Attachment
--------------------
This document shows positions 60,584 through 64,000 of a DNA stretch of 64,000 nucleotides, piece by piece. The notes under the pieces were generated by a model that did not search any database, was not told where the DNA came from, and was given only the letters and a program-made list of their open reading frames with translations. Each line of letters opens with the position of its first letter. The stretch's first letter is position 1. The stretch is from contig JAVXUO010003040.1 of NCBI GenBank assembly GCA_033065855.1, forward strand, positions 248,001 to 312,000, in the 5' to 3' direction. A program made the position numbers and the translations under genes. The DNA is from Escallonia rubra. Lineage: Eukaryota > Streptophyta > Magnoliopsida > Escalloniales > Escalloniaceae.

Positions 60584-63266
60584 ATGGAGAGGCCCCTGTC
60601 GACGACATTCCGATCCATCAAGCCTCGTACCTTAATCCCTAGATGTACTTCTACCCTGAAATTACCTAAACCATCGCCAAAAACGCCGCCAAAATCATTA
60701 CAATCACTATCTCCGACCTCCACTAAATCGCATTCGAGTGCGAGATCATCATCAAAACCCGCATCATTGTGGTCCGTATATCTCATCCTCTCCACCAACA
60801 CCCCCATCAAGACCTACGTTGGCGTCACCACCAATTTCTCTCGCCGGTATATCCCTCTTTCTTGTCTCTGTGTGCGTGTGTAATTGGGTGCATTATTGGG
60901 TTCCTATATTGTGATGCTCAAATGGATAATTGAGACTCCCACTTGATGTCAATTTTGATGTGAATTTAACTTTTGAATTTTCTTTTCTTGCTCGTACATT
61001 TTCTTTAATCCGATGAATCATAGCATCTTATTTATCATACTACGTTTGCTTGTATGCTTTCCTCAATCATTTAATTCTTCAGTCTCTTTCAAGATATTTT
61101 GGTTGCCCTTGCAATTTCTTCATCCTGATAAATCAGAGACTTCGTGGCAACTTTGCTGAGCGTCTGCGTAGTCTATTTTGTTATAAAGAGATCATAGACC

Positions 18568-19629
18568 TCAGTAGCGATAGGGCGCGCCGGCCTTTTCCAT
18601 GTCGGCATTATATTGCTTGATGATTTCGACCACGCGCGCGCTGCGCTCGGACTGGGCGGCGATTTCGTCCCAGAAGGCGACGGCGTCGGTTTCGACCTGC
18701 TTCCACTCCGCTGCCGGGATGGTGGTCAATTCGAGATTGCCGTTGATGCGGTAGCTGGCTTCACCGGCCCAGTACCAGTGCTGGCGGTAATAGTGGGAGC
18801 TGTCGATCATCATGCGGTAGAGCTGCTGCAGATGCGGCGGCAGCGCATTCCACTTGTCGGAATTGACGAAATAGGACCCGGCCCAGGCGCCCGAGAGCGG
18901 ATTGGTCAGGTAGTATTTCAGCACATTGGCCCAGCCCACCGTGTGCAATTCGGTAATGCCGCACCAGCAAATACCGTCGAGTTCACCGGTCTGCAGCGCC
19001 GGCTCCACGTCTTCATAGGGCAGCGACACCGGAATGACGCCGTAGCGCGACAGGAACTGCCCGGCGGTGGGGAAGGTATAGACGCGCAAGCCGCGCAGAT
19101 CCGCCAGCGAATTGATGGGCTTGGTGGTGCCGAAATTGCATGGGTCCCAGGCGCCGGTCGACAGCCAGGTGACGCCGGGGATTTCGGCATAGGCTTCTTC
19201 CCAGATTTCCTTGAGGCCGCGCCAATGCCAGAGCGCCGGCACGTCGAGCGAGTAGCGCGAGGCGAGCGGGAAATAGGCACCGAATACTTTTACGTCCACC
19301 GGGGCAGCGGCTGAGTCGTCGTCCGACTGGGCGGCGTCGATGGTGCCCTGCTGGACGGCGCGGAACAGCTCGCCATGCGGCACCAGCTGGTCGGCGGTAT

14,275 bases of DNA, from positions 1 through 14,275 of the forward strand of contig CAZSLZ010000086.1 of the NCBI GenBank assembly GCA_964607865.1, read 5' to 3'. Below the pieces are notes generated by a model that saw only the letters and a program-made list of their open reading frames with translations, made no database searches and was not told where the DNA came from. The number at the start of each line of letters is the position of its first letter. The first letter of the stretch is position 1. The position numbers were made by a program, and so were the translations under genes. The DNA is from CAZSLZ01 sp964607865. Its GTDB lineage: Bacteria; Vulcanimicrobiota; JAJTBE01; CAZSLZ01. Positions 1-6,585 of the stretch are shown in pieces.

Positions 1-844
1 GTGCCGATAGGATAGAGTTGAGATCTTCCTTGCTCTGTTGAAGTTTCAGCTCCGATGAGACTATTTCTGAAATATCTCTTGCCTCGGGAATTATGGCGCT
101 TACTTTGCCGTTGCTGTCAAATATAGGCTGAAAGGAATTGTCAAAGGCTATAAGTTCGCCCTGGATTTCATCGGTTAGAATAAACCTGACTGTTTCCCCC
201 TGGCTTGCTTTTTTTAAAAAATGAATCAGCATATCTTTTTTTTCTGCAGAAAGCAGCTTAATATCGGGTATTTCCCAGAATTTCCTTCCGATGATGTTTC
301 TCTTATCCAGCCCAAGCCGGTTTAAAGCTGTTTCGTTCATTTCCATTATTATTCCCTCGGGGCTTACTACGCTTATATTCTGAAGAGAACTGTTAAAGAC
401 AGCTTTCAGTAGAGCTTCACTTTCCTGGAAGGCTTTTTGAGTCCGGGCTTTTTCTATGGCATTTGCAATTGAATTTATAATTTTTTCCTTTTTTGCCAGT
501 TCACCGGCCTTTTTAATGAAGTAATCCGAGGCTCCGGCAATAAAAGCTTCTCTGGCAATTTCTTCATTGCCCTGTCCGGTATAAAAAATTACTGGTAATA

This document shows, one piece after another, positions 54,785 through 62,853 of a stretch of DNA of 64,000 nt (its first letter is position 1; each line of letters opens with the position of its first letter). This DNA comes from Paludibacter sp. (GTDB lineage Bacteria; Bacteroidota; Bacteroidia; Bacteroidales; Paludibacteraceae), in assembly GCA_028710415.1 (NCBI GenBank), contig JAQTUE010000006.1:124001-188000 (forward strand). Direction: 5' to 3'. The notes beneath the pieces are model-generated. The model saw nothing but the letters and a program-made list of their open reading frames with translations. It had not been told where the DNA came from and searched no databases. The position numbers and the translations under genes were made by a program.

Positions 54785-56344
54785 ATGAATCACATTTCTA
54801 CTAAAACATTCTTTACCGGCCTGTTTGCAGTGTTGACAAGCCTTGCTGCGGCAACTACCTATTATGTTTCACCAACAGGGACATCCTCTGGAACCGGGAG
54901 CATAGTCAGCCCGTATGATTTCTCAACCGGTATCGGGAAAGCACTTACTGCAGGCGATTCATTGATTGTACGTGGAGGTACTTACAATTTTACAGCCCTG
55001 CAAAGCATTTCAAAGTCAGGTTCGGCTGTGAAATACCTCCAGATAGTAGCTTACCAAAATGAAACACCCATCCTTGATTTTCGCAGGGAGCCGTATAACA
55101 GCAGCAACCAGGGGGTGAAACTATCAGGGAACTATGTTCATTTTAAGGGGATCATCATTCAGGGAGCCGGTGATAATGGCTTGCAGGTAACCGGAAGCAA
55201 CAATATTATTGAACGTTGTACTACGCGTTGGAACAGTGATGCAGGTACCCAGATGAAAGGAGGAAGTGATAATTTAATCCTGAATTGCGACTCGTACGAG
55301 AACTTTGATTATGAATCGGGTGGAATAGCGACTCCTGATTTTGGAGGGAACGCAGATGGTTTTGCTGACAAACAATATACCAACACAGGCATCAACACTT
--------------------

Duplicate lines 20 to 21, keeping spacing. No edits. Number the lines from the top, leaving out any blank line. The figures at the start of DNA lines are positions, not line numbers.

14,275 bases of DNA, from positions 1 through 14,275 of the forward strand of contig CAZSLZ010000086.1 of the NCBI GenBank assembly GCA_964607865.1, read 5' to 3'. Below the pieces are notes generated by a model that saw only the letters and a program-made list of their open reading frames with translations, made no database searches and was not told where the DNA came from. The number at the start of each line of letters is the position of its first letter. The first letter of the stretch is position 1. The position numbers were made by a program, and so were the translations under genes. The DNA is from CAZSLZ01 sp964607865. Its GTDB lineage: Bacteria; Vulcanimicrobiota; JAJTBE01; CAZSLZ01. Positions 1-6,585 of the stretch are shown in pieces.

Positions 1-844